We plan to fully redevelop the St Mary’s site, as well as rebuild or refurbish significant parts of the Charing Cross and Hammersmith sites. The Western Eye would be incorporated into the most appropriate of these developments.

We plan to fully redevelop the St Mary’s site, as well as rebuild or refurbish significant parts of the Charing Cross and Hammersmith sites. The Western Eye would be incorporated into the most appropriate of these developments.

There is much work to do during 2020 and into 2021 and beyond to determine and agree detailed capacity requirements and service configuration. Our longer term response to Covid-19 is also influencing on how we best organise our services. We are planning on the basis of our current service configuration and proposals for service changes that emerge will be raised at the earliest opportunity through our ongoing involvement programme.

We are clear, however, that we will need at least the same number of inpatient beds at all three of our main sites and probably more. We are also committed to full accident and emergency (A&E) departments at both St Mary’s and Charing Cross hospitals. And we are assuming we will include integrated care hubs in partnership with other health and care providers at St Mary’s and Charing Cross and that we will continue to expand our digital offer and ‘outreach’ into community facilities, again working in partnership with others.

What will happen at our sites

Developing services and partnerships

Why do we need major redevelopment?

Our hospitals are some of the busiest in London, providing care for around 1.3 million people a year, from our local communities as well as from the rest of the UK and beyond. We provide one of London’s four major trauma centres in London, eight hyper acute stroke units and eight heart attack centres. And the need for acute and specialist care is changing and growing. Our patients also live in the some of the poorest boroughs with some of the worst health inequalities.

However, many of our buildings are very old – it costs us around £20-25m every year for just essential maintenance. Even with our buildings that are in a better state of repair, they were not designed to meet current – or future – healthcare needs. This makes for poor patient and staff experience and means they are less efficient to run. Our staff have responded brilliantly to Covid-19, but our facilities have made it much harder.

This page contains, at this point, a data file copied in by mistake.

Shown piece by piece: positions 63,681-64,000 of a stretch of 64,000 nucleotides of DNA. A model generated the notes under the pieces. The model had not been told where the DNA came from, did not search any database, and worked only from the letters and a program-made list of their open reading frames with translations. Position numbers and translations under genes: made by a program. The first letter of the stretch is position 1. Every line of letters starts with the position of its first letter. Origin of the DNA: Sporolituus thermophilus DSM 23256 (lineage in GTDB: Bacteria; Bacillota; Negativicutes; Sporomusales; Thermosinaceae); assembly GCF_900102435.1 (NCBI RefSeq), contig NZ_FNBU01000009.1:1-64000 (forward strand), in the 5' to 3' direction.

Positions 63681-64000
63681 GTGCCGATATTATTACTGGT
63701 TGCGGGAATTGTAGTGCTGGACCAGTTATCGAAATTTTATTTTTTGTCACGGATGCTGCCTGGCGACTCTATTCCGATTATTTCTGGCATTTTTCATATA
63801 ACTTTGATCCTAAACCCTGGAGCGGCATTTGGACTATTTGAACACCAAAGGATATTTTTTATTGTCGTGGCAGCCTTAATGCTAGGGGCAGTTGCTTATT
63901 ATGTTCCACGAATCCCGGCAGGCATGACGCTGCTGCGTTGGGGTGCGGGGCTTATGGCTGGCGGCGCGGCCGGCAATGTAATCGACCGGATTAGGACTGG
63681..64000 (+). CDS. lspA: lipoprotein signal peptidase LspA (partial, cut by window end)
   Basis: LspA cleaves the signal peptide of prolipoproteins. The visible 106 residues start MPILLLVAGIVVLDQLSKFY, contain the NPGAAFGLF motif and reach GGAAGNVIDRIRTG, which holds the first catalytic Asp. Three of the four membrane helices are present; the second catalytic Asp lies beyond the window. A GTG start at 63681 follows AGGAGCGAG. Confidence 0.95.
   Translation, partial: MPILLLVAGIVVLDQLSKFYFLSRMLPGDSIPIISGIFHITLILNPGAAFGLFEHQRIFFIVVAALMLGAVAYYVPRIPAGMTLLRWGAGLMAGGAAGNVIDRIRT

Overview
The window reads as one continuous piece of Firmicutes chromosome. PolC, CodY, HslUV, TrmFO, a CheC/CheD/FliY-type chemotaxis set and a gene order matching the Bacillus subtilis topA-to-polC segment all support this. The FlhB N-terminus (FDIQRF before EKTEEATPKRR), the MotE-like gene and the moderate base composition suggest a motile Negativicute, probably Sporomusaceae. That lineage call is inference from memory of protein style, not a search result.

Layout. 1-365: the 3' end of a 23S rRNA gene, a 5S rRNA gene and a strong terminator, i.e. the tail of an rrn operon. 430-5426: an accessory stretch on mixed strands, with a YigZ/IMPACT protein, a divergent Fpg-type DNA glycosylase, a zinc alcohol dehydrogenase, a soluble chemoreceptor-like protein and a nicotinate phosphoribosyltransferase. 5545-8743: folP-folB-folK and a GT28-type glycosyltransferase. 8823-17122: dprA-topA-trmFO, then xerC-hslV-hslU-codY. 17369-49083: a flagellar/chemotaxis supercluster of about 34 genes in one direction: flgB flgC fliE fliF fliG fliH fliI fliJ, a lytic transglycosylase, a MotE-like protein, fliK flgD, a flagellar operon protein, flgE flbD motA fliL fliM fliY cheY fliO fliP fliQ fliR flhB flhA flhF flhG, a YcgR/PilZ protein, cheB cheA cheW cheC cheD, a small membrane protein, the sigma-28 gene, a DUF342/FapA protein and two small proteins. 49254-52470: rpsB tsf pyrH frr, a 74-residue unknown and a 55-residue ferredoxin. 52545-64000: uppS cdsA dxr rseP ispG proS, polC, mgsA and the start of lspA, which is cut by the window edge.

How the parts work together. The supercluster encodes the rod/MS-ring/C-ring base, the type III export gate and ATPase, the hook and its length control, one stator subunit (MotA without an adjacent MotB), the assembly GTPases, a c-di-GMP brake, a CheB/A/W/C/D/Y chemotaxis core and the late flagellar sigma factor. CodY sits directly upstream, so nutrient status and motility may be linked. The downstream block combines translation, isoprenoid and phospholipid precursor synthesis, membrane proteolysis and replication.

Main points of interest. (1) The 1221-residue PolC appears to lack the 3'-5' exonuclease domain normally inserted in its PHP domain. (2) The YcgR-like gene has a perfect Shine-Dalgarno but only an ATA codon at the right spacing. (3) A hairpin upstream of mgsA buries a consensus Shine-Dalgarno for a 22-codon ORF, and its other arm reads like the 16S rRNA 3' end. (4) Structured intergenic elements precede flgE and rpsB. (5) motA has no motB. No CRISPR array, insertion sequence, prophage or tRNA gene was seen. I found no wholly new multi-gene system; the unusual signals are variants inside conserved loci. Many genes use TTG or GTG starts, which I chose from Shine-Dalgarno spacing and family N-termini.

There have been several attempts at major redevelopment over the past 30 years and, though we have been able to make some improvements, we have not been able to secure the investment or commitment for a longer term, planned approach that will make our facilities fit for the future. We have drawn on the lessons learned from these previous redevelopment programmes to give ourselves the best chance of succeeding this time, when it matters most. Find out more about the Paddington health campus scheme (1998-2005) and Shaping a healthier future programme (2011 – 2019) by following the links.

Thinking differently

We ran a series of online workshops in early 2020 with staff, lay partners, GPs and other stakeholders to draw on innovation in building design and hospital planning from around the world. We wanted to prompt ourselves to think differently about what hospitals can do and how they can work – for the benefit of staff, patients and local communities.

Here are links to the presentations used at each of the sessions:

Week 1 - Innovation research (PDF, 267KB)

Week 2 - Future proofing (PDF, 222KB)

Week 3 - Single bed rooms (PDF, 178KB)

Week 4 - Wayfinding (PDF, 237KB)

Week 5 - Circulation flow adjacencies (PDF, 256KB)

Week 6 - Vertical transportation (PDF, 175KB)

Week 7 - Ways of working (PDF, 280KB)

Week 8 - Logistics, robots, drones (PDF, 176KB)

Week 9 - Clever decant (PDF, 217KB)

Week 10 - Digital (PDF, 207KB)

Week 12 - Food services (PDF, 195KB)

Week 12 - Sustainability  (PDF, 175KB)

For more information about the redevelopment project, please take a look at the following pages: